Pig farmers told falling pork prices could hurt livelihood
Pig farmers on the mainland have been warned that the supply of pork on the mainland now outstrips demand. The price of pork, which began to drop from December last year, has now fallen so low the central government is taking note.
This trend - coupled with the recent drop in demand due to people shunning pork since the outbreak of swine flu - could put farmers' livelihoods at risk.
The National Development and Reform Commission said the price of pork, relative to the price of corn, had dipped to a level that indicates pig farmers may no longer be able to make a good living.
The government says the price of a catty (about 600g) of pork should be at least six times the price of a catty of corn. Now the ratio is 5.9 times, the commission said on its website while raising the alert.
Other statistics support its conclusion.
A government survey said there were 449 million pigs in the mainland in March, 8.5 per cent more than the number in March last year
Meanwhile, the Ministry of Agriculture announced that the wholesale price of piglets on April 29 was 17.07 yuan (HK$19) per kilogram - 13 per cent lower than at the end of March.
This came more than a year after the mainland introduced policies to encourage pig farming, after a reproductive and respiratory illness in pigs - known as the 'blue ear pig disease' - wiped out 70,000 pigs in 2007 and led prices to spiral.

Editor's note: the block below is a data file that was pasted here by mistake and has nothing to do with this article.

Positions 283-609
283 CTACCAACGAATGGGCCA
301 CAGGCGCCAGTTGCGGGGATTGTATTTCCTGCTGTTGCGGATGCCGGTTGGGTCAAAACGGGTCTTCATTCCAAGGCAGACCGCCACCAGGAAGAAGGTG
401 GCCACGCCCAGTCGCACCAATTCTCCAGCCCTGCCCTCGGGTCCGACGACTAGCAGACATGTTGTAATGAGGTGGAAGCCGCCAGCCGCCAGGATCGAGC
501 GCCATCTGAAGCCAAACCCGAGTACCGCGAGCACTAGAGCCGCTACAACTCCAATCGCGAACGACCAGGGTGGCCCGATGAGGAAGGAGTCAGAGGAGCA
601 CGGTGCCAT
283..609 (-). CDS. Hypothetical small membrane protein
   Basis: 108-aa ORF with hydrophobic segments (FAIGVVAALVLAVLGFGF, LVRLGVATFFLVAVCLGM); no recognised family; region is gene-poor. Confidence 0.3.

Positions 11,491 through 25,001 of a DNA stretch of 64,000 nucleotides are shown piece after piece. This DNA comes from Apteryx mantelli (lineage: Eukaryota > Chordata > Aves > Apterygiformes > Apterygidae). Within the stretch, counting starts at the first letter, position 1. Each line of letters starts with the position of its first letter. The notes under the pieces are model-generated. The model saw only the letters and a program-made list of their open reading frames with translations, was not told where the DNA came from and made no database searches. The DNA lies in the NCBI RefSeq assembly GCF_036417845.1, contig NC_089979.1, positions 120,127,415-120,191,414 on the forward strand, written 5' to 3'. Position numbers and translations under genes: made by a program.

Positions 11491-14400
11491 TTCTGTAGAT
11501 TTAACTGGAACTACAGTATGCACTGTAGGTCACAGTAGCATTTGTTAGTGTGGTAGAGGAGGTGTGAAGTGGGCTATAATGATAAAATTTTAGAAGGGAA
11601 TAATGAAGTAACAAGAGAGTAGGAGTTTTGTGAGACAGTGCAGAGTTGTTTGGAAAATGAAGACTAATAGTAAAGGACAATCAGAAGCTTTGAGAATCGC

The policies attracted more people to take up pig farming.
The most recent drop in price, the commission said, was due to a 'seasonal decrease in the demand of pork' and a 'consistent increase in supply due to the recovery of the industry'.
An internet portal for pig farms to exchange price and stock information, MZ86.cn, reflected the gloom in the industry.
A number of farms offered piglets at 3.2 yuan per catty with free transportation if the buyer takes at least 100 pigs.
At least one farmer is feeling the heat. Yang Runchun, the manager of Hunan Pengyang Nucleus Breeding Pig Farm, which is located in Hunan , one of the major pig-raising provinces, said his farm has suffered a loss from the 'significant' drop in prices.
'With the swine flu, the selling price of pigs has plunged to 3 yuan per catty, though it has increased slightly now,' he said.
In January, the commission and six other departments had already ordered provincial and city governments to monitor pork prices and help 'maintain the long-term development' of the industry. Lower-level governments were also asked to help.
To stabilise soaring pork prices in the aftermath of the blue-ear disease outbreak, the government provided subsidies, loans and insurance to pig farmers and compensated those who had had their sick pigs culled.
The government also paid to upgrade hygiene and waste management facilities, and to vaccinate healthy pigs.
Overall, central and local governments have injected at least 2.36 billion yuan in subsidies and other aid into the industry. As a result, the price of pork fell by 11 per cent by mid-September of 2007.
On April 29, piglets were selling at a wholesale price per kilogram of 17.07 yuan
This was a drop from the price a month ago of: 13%